With increasing recognition of the importance of the not-for-profit sector to society and to the economy, it is anticipated that more research in this sector will be invited. In addition, as not-for-profit sector organisations come under pressure to become more “business-like,” the introduction and support of effective knowledge management practices will become vital. So, there are exciting times ahead for practitioners and researchers that this special issue might inform.
In closing, a huge “thank you” is sent to all the authors who submitted papers to the call for papers, and to the reviewers who so kindly gave of their time and expertise to support the development of this issue. Many thanks also go to the Chief Editor, for encouraging this issue to go ahead, and to him and the Production Team who helped to make it happen.
Hume, C. and Hume, M. (2008), “The strategic role of knowledge management in nonprofit organisations”, International Journal of Nonprofit and Voluntary Sector Marketing, Vol. 13 No. 2, pp. 129-140.
Hurley, T.A. and Green, C.A. (2005), “Knowledge management and the nonprofit industry: a within and between approach”, Journal of Knowledge Management Practice, available at: www.tlainc.com/articl79.htm, Vol. 6.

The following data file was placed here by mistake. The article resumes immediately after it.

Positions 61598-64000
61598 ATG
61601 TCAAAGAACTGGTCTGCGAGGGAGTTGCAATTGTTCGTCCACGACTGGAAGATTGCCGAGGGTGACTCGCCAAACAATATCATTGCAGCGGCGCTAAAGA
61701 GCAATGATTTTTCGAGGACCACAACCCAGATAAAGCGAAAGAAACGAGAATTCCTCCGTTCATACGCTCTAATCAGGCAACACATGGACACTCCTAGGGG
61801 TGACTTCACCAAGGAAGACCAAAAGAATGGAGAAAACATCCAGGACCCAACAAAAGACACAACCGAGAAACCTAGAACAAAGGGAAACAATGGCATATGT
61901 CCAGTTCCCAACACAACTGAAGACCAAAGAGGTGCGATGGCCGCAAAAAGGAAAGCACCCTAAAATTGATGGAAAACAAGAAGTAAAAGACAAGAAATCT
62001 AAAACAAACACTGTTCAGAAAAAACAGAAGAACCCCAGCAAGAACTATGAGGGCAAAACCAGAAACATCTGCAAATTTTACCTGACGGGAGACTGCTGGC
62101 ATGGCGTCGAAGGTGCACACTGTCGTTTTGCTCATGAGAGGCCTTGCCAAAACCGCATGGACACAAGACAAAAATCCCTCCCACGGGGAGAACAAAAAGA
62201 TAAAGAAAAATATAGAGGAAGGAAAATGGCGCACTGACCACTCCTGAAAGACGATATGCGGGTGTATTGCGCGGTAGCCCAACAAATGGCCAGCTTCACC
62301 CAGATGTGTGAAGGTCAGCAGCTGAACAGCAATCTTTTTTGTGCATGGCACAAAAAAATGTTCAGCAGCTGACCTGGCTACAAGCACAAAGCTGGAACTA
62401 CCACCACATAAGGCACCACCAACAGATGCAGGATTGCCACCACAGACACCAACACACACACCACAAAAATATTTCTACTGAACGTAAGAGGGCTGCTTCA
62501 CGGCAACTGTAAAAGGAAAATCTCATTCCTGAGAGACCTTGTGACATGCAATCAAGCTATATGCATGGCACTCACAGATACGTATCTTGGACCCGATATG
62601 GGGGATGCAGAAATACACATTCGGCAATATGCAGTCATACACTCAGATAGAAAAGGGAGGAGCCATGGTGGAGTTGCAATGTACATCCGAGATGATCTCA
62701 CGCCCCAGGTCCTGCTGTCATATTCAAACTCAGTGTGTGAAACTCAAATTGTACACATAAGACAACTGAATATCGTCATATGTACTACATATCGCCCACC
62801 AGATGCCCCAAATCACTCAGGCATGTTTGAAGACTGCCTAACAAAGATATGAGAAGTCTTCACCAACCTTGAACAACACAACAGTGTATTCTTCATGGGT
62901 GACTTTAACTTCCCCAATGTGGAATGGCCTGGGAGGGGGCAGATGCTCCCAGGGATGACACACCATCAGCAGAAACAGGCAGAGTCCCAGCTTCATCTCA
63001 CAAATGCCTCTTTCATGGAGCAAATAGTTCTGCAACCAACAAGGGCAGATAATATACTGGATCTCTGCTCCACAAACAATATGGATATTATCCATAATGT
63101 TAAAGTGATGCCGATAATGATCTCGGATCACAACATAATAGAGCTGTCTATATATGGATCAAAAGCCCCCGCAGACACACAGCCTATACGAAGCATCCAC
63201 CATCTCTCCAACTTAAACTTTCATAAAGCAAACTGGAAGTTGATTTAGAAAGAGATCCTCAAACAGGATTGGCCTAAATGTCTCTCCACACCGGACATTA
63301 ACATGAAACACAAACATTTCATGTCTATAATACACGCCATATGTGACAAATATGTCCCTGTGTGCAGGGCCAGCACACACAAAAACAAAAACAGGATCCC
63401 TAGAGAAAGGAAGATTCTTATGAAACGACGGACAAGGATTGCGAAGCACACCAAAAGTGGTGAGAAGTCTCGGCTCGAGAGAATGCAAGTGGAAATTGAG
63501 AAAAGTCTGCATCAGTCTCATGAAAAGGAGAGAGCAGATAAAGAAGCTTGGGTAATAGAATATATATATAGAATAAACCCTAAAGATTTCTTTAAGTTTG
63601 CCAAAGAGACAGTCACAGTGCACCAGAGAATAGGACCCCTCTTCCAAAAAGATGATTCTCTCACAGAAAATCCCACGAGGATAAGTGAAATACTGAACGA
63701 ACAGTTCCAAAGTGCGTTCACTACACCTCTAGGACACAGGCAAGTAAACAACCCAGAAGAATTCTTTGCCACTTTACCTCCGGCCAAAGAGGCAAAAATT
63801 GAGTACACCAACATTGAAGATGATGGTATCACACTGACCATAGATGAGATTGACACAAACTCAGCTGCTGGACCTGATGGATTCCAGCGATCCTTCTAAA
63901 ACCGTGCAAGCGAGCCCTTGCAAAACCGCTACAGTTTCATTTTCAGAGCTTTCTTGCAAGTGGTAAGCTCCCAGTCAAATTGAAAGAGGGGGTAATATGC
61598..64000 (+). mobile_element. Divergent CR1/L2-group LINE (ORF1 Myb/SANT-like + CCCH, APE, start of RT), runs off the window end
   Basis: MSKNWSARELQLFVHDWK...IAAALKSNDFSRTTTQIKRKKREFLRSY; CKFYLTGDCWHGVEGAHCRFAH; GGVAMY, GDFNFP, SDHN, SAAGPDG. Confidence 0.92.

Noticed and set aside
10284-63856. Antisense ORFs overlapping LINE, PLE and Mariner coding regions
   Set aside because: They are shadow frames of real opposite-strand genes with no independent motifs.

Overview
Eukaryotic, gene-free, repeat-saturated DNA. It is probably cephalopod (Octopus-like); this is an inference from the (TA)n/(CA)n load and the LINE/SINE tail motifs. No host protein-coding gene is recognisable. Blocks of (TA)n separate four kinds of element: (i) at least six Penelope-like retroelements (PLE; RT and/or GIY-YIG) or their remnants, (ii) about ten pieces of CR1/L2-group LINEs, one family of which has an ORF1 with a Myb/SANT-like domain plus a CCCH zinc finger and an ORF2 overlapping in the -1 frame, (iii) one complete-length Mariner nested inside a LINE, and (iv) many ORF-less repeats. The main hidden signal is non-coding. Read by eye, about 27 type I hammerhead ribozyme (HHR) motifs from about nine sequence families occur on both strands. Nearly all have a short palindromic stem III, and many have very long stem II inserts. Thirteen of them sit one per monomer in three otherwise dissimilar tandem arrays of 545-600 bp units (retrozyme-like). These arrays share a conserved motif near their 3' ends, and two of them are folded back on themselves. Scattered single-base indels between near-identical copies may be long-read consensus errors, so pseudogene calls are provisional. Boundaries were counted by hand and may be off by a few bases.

Lettieri, E.M., Borga, F. and Savoldelli, A. (2004), “Knowledge management in non-profit organizations”, Journal of Knowledge Management, Vol. 8 No. 6, pp. 16-30.
Ragsdell, G. (2009), “Inhibitors and enhancers to knowledge sharing: lessons from the voluntary sector”, Journal of Knowledge Management Practice, available at: www.tlainc.com/articl183.htm, Vol. 10 No. 1.
Ragsdell, G. and Jepson, A. (2014), “Knowledge sharing: insights from campaign for real ale (CAMRA) festival volunteers”, International Journal of Event and Festival Management, Vol. 5 No. 3, pp. 279-296.
Ragsdell, G., Ortoll-Espinet, E. and Norris, M. (2014), “Knowledge management in the voluntary sector: a focus on project know-how and expertise”, Knowledge Management Research and Practice, Vol. 12 No. 4, pp. 351-361.
Stadler, R., Reid, S. and Fullagar, S. (2013), “An ethnographic exploration of knowledge practices within the Queensland Music Festival”, International Journal of Event and Festival Management, Vol. 4 No. 2, pp. 90-106.